Family-Friendly Activities In The Peak District


Gorge Walking In The Peak District

Rosie Bellwood Helen Moat
By Rosie Bellwood & Helen Moat

Gorge walking, also known as river scrambling or Ghyll scrambling, is a fun group activity for children and adults alike (depending on the location) that sees you scrambling up waterfalls, swimming through rivers and jumping off rocks into pools. It has similarities with caving, but above ground.

A number of operators offer gorge walking (more accurately, river scrambling) experiences in the Peak District. They usually include equipment hire and can be tailored to suit abilities, although this is a primarily energetic activity, with experienced guides to lead you through the waterways.

Burbage Brook Peak District

Burbage Brook

Gorge walking locations in the Peak District

Chatsworth Estate

The wooded ravine of Beeley Hell Bank Plantation and Beeley Plantation above the Chatsworth estate village makes for some thrilling scrambling. Afterwards you can rest up at the Devonshire Arms or the Old Smithy cafe, both offering excellent food.


Padley Gorge next to Grindleford Station is a superb location for gorge scrambling with its whirlpools, weathered rocks, rapids and steep-sided banks of twisted tree roots. When done, Grindleford Station Cafe offers up no-nonsense comfort food and big portions.

Alternatively, where Burbage Brook emerges onto open moorland, a short walk takes you up to the recently refurbished Longshaw Cafe with new picture windows, providing a chew with a view.


The scramble up Kinder Downfall is not for the faint-hearted. Follow the reservoir, then the stream to reach Kinder Downfall. This section is short but tricky, requiring rock shoes and climbing equipment – although it’s graded as a moderate scramble, it’s definitely only suitable for experienced scramblers and climbers. If you’re a beginner, book a guide. Blackden Brook also offers rocky scrambling and lots of waterfall scrambling off the path.

To experience more challenging river scrambling on the Kinder Massif and on the higher reaches of the Dark Peak book a course. Many of them are based in Hathersage and the Hope Valley, making use of local rivers, streams and gullies.

Stoney Middleton

Stoney Middleton offers decent stream scrambling in the wooded river valleys of Dale Brook and Stoke Brook.

Tintwistle Falls

Above the Longdendale reservoirs, you’ll find Tintwistle Falls. The so-called ‘Seven Falls’ makes for some great river scrambling along Arnfield Brook, tumbling off the uplands between Tintwistle Low Moor and Arnfield Moor. Refuel and re-energise in one of the no-nonsense cafes in Hadfield – known as Royston Vasey in the TV series, League of Gentlemen.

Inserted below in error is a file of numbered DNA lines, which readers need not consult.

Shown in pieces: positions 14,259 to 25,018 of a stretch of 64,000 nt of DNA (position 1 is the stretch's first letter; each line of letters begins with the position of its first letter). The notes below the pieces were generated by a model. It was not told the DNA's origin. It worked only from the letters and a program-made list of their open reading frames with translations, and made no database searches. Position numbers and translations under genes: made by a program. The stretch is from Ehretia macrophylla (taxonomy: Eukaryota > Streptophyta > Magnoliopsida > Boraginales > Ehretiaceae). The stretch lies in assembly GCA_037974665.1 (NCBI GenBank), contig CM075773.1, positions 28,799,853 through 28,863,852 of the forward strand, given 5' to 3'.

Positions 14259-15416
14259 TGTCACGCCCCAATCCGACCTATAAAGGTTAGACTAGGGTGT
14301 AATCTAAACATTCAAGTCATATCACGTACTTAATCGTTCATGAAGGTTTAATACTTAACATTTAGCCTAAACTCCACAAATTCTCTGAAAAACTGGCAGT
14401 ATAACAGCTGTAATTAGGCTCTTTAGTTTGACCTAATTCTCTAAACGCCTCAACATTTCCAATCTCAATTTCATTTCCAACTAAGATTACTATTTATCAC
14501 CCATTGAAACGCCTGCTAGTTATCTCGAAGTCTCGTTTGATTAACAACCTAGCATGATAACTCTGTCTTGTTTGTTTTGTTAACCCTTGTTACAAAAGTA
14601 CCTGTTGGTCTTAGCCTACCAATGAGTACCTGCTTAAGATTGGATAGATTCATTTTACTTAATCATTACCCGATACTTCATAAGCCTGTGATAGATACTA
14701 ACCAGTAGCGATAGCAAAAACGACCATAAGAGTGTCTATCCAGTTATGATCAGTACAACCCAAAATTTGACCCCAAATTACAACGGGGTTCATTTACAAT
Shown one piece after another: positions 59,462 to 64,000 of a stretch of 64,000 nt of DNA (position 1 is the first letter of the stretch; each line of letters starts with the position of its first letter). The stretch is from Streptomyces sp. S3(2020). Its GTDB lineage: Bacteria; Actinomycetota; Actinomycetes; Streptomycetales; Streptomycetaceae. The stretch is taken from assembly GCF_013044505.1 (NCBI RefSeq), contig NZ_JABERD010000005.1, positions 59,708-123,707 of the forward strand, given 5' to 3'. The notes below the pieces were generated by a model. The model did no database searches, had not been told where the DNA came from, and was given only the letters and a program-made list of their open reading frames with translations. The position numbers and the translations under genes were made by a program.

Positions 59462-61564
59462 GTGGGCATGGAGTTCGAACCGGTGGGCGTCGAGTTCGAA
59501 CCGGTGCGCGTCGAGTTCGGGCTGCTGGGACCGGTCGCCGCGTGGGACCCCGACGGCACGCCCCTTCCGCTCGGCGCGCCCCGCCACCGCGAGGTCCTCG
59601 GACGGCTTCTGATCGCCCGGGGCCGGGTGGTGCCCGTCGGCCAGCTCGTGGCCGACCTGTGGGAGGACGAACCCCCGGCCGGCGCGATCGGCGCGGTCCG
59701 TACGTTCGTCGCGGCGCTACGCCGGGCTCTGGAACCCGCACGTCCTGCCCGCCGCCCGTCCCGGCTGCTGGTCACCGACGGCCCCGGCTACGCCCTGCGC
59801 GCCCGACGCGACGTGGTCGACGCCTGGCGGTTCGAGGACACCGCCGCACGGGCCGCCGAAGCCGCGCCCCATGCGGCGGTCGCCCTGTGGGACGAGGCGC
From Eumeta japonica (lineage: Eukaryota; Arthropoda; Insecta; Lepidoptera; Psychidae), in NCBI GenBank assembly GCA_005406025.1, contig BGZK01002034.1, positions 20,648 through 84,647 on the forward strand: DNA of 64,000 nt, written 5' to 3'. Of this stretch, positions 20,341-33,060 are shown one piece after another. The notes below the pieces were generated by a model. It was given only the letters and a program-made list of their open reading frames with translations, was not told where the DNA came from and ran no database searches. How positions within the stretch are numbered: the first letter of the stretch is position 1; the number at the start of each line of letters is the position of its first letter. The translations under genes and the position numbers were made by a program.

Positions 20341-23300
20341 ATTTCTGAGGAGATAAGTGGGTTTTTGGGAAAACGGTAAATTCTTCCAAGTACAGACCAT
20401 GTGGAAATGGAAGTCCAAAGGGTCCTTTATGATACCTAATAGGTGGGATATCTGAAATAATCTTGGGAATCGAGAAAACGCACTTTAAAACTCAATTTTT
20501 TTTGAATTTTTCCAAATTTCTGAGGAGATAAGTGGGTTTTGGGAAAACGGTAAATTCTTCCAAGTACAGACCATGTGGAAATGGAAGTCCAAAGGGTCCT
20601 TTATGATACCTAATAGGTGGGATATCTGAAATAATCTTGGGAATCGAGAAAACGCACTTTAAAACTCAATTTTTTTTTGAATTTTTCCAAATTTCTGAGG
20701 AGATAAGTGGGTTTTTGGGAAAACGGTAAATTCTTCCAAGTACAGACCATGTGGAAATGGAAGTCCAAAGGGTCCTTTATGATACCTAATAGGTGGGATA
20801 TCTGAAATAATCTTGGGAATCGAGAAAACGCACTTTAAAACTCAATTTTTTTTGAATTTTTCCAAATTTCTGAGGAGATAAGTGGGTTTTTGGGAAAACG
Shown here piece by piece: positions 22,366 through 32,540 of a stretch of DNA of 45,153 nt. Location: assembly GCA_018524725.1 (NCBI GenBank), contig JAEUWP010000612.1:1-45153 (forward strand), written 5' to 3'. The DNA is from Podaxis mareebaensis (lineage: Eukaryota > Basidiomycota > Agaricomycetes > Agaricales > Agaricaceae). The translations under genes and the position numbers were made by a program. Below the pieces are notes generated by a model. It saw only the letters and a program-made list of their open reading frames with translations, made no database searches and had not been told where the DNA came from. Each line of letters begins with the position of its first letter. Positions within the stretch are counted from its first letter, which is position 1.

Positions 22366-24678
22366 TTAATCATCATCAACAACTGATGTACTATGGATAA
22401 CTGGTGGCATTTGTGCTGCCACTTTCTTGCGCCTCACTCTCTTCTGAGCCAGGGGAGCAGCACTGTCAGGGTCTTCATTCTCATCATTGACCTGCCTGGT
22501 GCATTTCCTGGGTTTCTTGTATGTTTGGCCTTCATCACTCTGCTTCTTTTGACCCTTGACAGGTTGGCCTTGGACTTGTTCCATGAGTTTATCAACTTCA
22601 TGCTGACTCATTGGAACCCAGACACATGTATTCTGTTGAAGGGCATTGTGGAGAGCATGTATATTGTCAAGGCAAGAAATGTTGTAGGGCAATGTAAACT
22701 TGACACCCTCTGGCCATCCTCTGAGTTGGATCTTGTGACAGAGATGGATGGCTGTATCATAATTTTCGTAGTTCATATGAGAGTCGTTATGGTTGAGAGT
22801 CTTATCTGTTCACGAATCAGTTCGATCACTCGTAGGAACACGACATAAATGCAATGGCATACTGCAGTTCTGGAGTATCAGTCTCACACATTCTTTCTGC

Torside Clough

On the other side of Longdendale, set out from Torside Car Park, next to Torside Reservoir, and climb Torside Clough up towards Skyes Moor. There’s great scrambling to be found here among the boulders with water trickling through, or cascading, depending on the season. The best section is on the left side with plenty of good handholds in the cracks of the rocks and less water. Climbing through the waterfall section is best done in dry weather or in hard winter conditions when you can try your hand at ice climbing. Either way, the upper sections require scrambling and climbing experience.

Upper Derwent

The young River Derwent that drops down off the moors before flowing into Howden Reservoir is a great place for scrambling over rocks and jumping into the pools at Slippery Stones. Bring a picnic or head down to the kiosk at Fairholmes Car Park.

Need to know

Due to the nature of gorge walking/river scrambling, it is important to come prepared with sturdy shoes or wellies you are happy to get wet, a wet suit and over layers as well as something to dry to change into and safety equipment including a crash helmet. Equipment is generally included on gorge walking activity days.

It’s best to book a gorge walking course with an outdoor adventure company, not go it alone. Some of the stretches adventure companies use require them to seek permission from farmers and local authorities while others are environmentally sensitive.

About the authors

Gorge Walking In The Peak District

Rosie Bellwood

Rosie is a writer from Sheffield who has spent the last couple of years pottering about Europe, Southeast Asia and New Zealand, writing screenplays and blogging about her favourite films.

Gorge Walking In The Peak District

Helen Moat

Helen Moat is author of Bradt Guides' Slow Travel The Peak District. She is also a regular contributor for Wanderlust, Derbyshire Life, BBC Countryfile, among others. Now settled in the Peak District, she is constantly inspired by the landscape and the people and places shaped by the Peak.

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